Protecting information is a central priority for most successful companies, but one cell phone provider has made a giant security faux pas that could potentially affect their customers for years to come.
According to Vice, the personal information of more than 10 million MetroPCS subscribers was recently exposed to hackers due to a security flaw in the company’s payment processing page.
A substantial oversight by MetroPCS made it possible for criminals to access any customer’s home address, phone serial number, and type of plan being used. The bug enabled hackers to simply run an automated script of random phone numbers until they gained access to some — if not all — of MetroPCS’s customer information.
Independent security researchers Eric Taylor and Blake Welsh discovered the flaw by accident and immediately reported it to T-Mobile, who is the parent company of MetroPCS. While they say the bug is now fixed, there is no telling how many customers were left vulnerable as a result of the data breach.
“It’s a pretty nasty bug,” said HD Moore, a well-known security researcher who reviewed Taylor’s research. “It seems like a serious privacy exposure.”
Major companies invest large amounts of time and resources into securing both their own sensitive information as well as the personal information of customers, so a data breach of this magnitude is hard to fathom.
To prevent these security breaches, industry experts suggest outsourcing information technology services. This enables large companies like T-Mobile to focus on their daily operations while data security is handled by IT professionals with developed techniques to thwart hackers.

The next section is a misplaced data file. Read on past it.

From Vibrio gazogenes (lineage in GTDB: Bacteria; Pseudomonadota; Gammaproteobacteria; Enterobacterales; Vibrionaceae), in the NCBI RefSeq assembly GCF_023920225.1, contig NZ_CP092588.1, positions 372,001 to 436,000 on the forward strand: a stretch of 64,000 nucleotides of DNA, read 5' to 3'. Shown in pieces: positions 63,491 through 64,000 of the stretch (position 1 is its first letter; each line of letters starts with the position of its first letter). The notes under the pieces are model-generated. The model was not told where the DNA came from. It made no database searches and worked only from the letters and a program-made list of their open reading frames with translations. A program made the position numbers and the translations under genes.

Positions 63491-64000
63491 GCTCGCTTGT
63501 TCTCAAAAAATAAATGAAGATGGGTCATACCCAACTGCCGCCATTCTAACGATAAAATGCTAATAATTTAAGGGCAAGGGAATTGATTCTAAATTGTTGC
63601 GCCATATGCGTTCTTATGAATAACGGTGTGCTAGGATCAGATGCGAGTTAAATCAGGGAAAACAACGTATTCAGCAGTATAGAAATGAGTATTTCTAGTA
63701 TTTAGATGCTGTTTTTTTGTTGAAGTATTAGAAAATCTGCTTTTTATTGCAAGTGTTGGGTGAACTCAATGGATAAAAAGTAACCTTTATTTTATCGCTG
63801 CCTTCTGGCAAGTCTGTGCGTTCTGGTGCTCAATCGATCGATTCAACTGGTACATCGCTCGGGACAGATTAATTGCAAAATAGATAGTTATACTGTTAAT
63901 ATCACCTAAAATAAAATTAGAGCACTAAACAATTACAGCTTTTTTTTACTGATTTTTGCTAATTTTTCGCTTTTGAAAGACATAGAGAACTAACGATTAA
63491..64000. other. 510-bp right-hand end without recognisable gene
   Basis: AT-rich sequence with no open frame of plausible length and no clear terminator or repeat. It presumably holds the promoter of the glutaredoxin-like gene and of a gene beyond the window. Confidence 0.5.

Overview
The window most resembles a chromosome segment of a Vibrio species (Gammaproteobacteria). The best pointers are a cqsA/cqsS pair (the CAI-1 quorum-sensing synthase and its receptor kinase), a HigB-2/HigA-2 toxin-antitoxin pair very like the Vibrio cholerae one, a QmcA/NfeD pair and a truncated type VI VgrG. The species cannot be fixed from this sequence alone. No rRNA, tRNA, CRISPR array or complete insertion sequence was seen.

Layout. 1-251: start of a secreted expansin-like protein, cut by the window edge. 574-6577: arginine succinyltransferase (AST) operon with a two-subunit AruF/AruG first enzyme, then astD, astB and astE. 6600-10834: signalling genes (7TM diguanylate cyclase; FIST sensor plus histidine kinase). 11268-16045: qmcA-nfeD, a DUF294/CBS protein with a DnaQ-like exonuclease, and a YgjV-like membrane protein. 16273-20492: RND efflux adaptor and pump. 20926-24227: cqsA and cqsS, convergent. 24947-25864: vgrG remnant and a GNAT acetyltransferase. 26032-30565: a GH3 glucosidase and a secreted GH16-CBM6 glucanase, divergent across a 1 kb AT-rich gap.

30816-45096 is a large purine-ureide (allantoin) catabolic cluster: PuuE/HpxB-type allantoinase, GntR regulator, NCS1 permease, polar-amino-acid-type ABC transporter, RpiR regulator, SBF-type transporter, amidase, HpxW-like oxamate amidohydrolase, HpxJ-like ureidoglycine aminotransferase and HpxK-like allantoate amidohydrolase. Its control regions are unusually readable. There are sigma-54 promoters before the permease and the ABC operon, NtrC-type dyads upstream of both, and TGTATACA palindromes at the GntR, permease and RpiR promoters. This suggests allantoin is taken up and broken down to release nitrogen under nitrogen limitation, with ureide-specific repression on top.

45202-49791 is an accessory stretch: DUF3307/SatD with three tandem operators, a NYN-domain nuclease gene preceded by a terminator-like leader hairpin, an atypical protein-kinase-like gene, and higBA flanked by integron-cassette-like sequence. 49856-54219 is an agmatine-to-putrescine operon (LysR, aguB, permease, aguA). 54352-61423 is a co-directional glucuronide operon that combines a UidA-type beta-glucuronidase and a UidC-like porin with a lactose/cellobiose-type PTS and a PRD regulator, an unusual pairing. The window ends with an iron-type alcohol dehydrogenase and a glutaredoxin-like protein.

“IT departments are short on time and security tools and are under more threat than ever before,” says Jeff Conaty, President of the Cloud Security Division at Highstreet IT Solutions. “Managed Security-as-a-Service solutions that integrate innovative security technology, human analytics, and responsive communication deliver the highest-quality security outcome for companies with security concerns.”
When it comes to data breaches, even state governments can be guilty of failing to address security flaws. According to local North Carolina news affiliate WRAL, the North Carolina Department of Health and Human Services recently revealed that a Medicaid staffer sent unencrypted emails to local health departments containing sensitive patient information.
The content of the emails, which is required to be encrypted under several federal privacy acts, contained the Social Security numbers of several patients, in addition to their names, addresses, and insurance information.
While Medicaid was quick to notice its own mistake, consumers may be wary of phone contracts after a large corporation like T-Mobile experienced such an elementary data breach. The cell phone company has declined further comment on the story.
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